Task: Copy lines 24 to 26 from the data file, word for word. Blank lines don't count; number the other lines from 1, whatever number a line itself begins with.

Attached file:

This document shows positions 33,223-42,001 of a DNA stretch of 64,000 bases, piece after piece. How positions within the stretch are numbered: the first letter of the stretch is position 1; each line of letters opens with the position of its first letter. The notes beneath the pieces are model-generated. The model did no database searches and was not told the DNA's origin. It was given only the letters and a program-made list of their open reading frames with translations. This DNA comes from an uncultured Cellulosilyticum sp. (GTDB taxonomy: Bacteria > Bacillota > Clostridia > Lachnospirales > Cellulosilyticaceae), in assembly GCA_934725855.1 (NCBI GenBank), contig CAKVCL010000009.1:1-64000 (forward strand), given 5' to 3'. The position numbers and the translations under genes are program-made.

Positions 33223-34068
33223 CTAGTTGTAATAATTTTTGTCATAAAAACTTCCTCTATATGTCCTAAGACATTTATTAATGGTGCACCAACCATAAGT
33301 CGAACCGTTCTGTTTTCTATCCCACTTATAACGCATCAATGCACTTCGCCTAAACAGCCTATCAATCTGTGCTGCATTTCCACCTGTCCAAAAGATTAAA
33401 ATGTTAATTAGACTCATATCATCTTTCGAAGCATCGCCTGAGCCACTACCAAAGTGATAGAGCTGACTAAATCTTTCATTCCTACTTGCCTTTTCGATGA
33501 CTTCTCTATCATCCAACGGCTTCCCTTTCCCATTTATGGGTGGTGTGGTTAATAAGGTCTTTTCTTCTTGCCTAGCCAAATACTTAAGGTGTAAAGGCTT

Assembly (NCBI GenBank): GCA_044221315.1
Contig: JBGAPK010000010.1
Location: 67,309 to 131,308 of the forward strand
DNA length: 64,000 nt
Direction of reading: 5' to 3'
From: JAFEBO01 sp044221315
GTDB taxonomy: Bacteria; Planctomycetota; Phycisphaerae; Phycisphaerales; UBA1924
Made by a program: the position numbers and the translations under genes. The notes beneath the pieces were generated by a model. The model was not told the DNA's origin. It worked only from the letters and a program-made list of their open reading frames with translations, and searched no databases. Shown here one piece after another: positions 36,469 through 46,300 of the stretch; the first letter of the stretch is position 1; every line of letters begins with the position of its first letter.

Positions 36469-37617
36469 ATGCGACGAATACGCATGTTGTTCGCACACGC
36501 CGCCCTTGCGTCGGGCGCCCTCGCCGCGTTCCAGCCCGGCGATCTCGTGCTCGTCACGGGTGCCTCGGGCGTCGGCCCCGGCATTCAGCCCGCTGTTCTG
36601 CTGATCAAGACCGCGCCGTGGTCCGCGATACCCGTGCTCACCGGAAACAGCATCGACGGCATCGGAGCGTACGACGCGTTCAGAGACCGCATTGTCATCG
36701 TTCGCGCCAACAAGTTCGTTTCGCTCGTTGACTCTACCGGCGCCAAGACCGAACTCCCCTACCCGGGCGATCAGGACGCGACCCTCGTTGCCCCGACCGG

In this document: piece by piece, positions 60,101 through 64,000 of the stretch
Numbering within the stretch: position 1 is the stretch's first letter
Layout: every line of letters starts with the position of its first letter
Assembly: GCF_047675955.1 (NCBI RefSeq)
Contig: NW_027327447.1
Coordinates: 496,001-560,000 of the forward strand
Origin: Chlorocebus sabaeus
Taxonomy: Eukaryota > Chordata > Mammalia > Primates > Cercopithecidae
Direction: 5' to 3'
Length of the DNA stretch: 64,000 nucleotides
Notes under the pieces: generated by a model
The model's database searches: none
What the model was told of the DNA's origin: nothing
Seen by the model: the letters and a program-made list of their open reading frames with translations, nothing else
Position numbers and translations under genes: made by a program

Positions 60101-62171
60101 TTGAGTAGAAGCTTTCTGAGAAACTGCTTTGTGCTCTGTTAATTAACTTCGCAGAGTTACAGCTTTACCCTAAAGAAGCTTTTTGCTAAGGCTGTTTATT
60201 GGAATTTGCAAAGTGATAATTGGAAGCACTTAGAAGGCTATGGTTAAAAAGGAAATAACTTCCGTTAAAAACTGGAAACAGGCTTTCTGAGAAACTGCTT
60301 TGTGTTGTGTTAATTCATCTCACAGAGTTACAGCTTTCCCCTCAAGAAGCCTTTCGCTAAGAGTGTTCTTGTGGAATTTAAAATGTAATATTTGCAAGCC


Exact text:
Contig: NW_027327447.1
Coordinates: 496,001-560,000 of the forward strand
Origin: Chlorocebus sabaeus